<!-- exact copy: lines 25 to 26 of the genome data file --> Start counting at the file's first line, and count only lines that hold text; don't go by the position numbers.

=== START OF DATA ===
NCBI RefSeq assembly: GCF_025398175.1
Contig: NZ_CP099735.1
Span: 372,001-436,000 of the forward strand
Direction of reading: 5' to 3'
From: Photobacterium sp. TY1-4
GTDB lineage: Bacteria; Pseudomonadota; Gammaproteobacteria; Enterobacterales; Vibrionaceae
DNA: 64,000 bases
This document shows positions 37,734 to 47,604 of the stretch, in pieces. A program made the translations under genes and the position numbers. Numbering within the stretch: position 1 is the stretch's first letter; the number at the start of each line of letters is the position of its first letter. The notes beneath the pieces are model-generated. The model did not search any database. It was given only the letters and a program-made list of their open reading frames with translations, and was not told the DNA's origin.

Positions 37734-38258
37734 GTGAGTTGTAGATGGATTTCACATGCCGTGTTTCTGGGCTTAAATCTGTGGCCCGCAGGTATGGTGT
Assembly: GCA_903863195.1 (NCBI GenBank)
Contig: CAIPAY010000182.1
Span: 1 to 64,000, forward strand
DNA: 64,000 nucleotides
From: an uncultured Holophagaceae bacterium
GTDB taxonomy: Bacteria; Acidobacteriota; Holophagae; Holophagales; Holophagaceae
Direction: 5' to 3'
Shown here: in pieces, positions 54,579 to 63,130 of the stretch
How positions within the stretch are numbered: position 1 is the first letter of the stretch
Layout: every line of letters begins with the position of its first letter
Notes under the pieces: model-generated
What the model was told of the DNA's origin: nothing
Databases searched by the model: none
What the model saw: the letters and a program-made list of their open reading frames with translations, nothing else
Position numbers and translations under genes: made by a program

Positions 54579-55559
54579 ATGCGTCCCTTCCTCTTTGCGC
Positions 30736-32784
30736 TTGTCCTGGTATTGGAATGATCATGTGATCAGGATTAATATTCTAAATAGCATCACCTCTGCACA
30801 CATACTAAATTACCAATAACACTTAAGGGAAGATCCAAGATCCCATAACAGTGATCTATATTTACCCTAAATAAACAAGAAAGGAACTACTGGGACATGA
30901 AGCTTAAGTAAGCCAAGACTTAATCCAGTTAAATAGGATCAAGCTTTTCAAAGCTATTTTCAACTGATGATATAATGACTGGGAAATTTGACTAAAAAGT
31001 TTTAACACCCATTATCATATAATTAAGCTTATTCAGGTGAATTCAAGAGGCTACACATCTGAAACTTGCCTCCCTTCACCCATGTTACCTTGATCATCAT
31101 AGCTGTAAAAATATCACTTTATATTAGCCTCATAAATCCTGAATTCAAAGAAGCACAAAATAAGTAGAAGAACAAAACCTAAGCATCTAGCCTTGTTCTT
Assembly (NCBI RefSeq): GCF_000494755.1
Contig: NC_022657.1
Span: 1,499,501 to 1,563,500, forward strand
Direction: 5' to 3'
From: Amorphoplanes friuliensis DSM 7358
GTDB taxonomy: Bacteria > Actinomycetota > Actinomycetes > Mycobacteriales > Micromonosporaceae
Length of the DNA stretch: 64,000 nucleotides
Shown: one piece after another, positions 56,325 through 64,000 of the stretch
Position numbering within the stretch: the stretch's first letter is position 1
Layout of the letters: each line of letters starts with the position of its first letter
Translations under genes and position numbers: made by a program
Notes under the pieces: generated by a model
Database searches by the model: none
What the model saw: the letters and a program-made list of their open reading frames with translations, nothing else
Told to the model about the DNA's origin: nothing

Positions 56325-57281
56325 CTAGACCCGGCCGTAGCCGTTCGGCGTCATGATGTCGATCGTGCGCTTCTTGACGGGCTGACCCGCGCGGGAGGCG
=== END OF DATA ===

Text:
Position numbers and translations under genes: made by a program

Positions 54579-55559